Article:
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Editor's note: In January, the 9th Circuit Court of Appeals entered an unpublished decision vacating in part the lower court's order with respect to the $18.5 million fine levied against the Hanleys. The appellate court concluded that, although the district court's monetary judgment needed to be vacated because it was not permitted under the section of the statute that was relied upon, the Federal Trade Commission was not foreclosed from seeking entry of a monetary judgment against the Hanleys under a different provision. Current court filings indicate the FTC is requesting that an approximately $11.9 million monetary judgment be entered against the Hanleys, which the Hanleys have opposed.
SANDY — A Salt Lake man pleaded not guilty Monday to planting a homemade explosive device under another man's car.
The same man and his ex-wife were accused of leading a scheme involving numerous companies that took advantage of struggling borrowers in Nevada, according to the Federal Trade Commission, and were fined $18.5 million.
Jonathan Phillip Hanley, 43, is charged in 3rd District Court with recklessness involving an incendiary device, a first-degree felony, and criminal mischief, a class B misdemeanor. He has remained at the Salt Lake County Jail since his arrest in November, but a judge reduced his bail on Monday. Following a preliminary hearing earlier this month, a 3rd District judge said enough evidence had been presented to order Hanley to stand trial on both charges.
On Nov. 1, 2021, a 2-liter bottle filled with a liquid and "multiple aluminum balls" was found underneath a car parked in a driveway at a home in Sandy's east bench near the mouth of Little Cottonwood Canyon, according to charging documents. In addition, four-pronged spikes were found in various locations around the yard.
A bomb squad was called and police confirmed the bottle was an actual explosive and not a fake. Members of the bomb squad "disarmed the bomb and destroyed the bottle," the charges state.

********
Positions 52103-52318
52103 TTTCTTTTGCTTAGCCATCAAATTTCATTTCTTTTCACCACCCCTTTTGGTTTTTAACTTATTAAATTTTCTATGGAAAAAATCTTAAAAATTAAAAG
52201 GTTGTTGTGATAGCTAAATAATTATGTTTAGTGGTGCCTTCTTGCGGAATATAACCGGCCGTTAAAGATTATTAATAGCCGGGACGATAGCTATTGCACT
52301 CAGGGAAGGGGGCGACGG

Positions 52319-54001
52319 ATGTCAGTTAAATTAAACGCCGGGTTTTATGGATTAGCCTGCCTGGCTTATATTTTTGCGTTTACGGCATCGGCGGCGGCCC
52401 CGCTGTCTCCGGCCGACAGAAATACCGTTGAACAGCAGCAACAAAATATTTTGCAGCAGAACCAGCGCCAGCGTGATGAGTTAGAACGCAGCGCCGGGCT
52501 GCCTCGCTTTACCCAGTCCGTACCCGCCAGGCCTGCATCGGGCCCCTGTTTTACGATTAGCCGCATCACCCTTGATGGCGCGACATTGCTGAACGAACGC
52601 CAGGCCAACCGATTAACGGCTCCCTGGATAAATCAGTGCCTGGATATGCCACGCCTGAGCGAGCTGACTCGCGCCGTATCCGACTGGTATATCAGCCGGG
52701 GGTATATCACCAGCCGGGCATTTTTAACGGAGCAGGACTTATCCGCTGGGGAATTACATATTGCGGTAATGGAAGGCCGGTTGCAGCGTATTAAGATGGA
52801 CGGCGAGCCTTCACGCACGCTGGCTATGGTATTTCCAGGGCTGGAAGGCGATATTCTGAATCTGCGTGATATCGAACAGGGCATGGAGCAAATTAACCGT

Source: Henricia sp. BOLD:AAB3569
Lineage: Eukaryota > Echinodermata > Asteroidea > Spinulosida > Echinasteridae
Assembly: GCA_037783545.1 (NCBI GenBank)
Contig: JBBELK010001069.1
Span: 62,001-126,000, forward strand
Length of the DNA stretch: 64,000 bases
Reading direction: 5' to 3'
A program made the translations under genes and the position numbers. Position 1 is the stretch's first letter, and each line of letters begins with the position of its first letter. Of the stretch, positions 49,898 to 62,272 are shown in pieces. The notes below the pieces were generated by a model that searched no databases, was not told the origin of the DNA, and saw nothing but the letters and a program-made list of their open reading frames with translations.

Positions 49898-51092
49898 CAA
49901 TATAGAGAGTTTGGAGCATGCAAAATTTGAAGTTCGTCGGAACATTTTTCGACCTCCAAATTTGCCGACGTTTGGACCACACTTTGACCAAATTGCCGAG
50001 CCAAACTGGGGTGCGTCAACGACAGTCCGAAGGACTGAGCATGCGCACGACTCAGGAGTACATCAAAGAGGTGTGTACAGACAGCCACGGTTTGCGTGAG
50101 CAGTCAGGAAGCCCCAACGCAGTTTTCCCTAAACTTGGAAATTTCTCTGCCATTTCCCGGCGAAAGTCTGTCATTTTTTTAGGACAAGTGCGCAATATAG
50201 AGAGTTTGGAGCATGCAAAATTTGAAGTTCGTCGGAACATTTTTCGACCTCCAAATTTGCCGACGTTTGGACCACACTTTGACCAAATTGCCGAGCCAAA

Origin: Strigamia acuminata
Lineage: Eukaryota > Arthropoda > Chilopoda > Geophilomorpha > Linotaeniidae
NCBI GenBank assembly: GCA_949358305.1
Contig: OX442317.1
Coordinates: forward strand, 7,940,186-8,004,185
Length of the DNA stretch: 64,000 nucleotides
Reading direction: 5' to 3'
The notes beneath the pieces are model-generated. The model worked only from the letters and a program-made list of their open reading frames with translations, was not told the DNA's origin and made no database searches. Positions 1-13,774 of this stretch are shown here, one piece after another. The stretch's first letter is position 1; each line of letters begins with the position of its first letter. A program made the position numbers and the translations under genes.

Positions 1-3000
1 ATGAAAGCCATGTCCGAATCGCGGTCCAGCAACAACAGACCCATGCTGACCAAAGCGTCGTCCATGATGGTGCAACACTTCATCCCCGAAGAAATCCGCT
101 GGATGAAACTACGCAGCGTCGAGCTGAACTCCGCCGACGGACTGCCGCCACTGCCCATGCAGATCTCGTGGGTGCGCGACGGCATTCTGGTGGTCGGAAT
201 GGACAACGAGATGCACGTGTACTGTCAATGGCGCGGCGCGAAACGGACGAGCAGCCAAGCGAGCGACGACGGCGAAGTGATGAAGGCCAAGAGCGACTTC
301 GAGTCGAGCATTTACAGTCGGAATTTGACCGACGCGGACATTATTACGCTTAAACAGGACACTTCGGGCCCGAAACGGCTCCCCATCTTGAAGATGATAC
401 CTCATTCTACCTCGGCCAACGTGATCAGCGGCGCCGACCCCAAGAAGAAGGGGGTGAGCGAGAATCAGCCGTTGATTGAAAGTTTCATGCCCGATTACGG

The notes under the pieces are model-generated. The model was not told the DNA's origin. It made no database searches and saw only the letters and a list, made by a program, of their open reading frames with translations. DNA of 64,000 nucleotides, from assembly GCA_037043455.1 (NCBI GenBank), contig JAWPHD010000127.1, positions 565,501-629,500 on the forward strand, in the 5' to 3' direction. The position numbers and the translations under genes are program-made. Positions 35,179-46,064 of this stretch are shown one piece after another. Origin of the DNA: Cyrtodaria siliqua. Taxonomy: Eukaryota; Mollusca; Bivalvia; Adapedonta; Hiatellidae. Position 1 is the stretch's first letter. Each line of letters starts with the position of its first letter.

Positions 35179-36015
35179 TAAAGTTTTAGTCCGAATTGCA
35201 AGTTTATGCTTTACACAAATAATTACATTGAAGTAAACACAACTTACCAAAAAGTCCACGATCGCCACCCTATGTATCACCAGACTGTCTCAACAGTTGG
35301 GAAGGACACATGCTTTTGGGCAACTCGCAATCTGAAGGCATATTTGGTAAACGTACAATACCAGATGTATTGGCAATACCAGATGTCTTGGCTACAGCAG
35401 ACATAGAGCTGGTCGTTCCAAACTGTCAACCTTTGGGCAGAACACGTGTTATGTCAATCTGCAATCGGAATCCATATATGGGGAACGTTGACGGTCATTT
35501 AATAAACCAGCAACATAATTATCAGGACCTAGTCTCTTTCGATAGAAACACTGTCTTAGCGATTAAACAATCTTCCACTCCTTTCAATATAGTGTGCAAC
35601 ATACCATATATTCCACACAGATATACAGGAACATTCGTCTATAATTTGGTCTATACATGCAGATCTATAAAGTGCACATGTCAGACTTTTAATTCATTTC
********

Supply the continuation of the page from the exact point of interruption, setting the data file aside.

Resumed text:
Another resident of the home told police he had received threatening text messages from an unknown number stating, in part, that "debts will get settled tonight," according to the charges.
Using video from nearby home security cameras, detectives observed a car pulling up to the end of the street and a man getting out for several minutes. The car was determined to be registered to Hanley's ex-wife. The intended victim stated he was familiar with the Hanleys and called Jonathan Hanley a "loose cannon," the charges state.
Hanley's ex-wife, who had filed for divorce from Hanley in April of 2020, lived less than two miles away from where the homemade explosive was found, according to a series of search warrant affidavits. A detective kept surveillance on her Sandy home on Nov. 2 and followed the ex-wife as she left the home and drove to a nearby park. There, Jonathan Hanley got into her vehicle with several bags, the charges state.
As the detective followed the vehicle, the ex-wife "sped up and made a sudden turn into a neighborhood. (The detective) followed and saw her vehicle leaving the neighborhood. Jonathan was walking away on foot. (The detective) was able to stop Jonathan and place him into custody without incident," according to the affidavit.
In 2019, Hanley and his wife were heavily penalized in Nevada for allegedly taking advantage of struggling homeowners through a number of mortgage relief companies. An $18.5 million fine was levied against the companies, according to housingwire.com. Many of Hanley's assets were ordered to be liquidated, including a Park City ski chalet, an office building, a Mercedes Benz S550, and a Porsche Carrera, according to Consumer Financial Services Law Monitor.
After separating in 2020, Hanley was charged in 3rd District Court with criminal mischief, a class A misdemeanor, for allegedly carving the word "disease" into his estranged wife's car door. That case was dismissed on Jan. 11 after prosecutors were unable to move forward in the case because their "essential witness" failed to show up for court, according to court records.
Charging documents also note that Hanley committed an aggravated arson offense in another state in 1999.
Also on Monday, a judge changed Hanley's no bail status and ordered him to be held in the Salt Lake County Jail on $50,000 bail. If he is able to post bail, the court ordered Hanley to wear a GPS ankle monitor.
His next court date is scheduled for Feb. 22.